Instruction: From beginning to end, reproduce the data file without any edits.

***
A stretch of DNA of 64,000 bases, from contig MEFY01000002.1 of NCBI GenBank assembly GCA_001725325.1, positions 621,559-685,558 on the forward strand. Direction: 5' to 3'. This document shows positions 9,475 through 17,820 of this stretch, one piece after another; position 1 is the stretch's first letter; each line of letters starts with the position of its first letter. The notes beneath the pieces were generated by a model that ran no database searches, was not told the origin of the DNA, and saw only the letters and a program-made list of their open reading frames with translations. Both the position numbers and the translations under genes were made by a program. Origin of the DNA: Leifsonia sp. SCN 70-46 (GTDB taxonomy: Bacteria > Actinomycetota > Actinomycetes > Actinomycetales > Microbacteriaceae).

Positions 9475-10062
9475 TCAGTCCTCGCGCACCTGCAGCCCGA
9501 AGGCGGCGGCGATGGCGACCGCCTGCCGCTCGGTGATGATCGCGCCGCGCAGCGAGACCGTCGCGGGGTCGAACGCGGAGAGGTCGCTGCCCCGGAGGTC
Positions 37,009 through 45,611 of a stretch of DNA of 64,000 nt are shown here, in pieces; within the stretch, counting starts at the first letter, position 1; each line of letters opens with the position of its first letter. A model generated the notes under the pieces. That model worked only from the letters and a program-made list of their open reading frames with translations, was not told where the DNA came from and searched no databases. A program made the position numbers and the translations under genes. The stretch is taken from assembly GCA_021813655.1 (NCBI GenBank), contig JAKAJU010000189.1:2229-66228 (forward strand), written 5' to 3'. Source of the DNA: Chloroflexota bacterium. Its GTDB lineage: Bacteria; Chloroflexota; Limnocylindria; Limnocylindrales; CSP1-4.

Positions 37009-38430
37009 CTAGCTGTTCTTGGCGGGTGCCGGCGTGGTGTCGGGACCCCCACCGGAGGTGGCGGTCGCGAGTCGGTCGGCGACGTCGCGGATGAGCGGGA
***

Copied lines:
A stretch of DNA of 64,000 bases, from contig MEFY01000002.1 of NCBI GenBank assembly GCA_001725325.1, positions 621,559-685,558 on the forward strand. Direction: 5' to 3'. This document shows positions 9,475 through 17,820 of this stretch, one piece after another; position 1 is the stretch's first letter; each line of letters starts with the position of its first letter. The notes beneath the pieces were generated by a model that ran no database searches, was not told the origin of the DNA, and saw only the letters and a program-made list of their open reading frames with translations. Both the position numbers and the translations under genes were made by a program. Origin of the DNA: Leifsonia sp. SCN 70-46 (GTDB taxonomy: Bacteria > Actinomycetota > Actinomycetes > Actinomycetales > Microbacteriaceae).

Positions 9475-10062
9475 TCAGTCCTCGCGCACCTGCAGCCCGA
9501 AGGCGGCGGCGATGGCGACCGCCTGCCGCTCGGTGATGATCGCGCCGCGCAGCGAGACCGTCGCGGGGTCGAACGCGGAGAGGTCGCTGCCCCGGAGGTC
Positions 37,009 through 45,611 of a stretch of DNA of 64,000 nt are shown here, in pieces; within the stretch, counting starts at the first letter, position 1; each line of letters opens with the position of its first letter. A model generated the notes under the pieces. That model worked only from the letters and a program-made list of their open reading frames with translations, was not told where the DNA came from and searched no databases. A program made the position numbers and the translations under genes. The stretch is taken from assembly GCA_021813655.1 (NCBI GenBank), contig JAKAJU010000189.1:2229-66228 (forward strand), written 5' to 3'. Source of the DNA: Chloroflexota bacterium. Its GTDB lineage: Bacteria; Chloroflexota; Limnocylindria; Limnocylindrales; CSP1-4.

Positions 37009-38430
37009 CTAGCTGTTCTTGGCGGGTGCCGGCGTGGTGTCGGGACCCCCACCGGAGGTGGCGGTCGCGAGTCGGTCGGCGACGTCGCGGATGAGCGGGA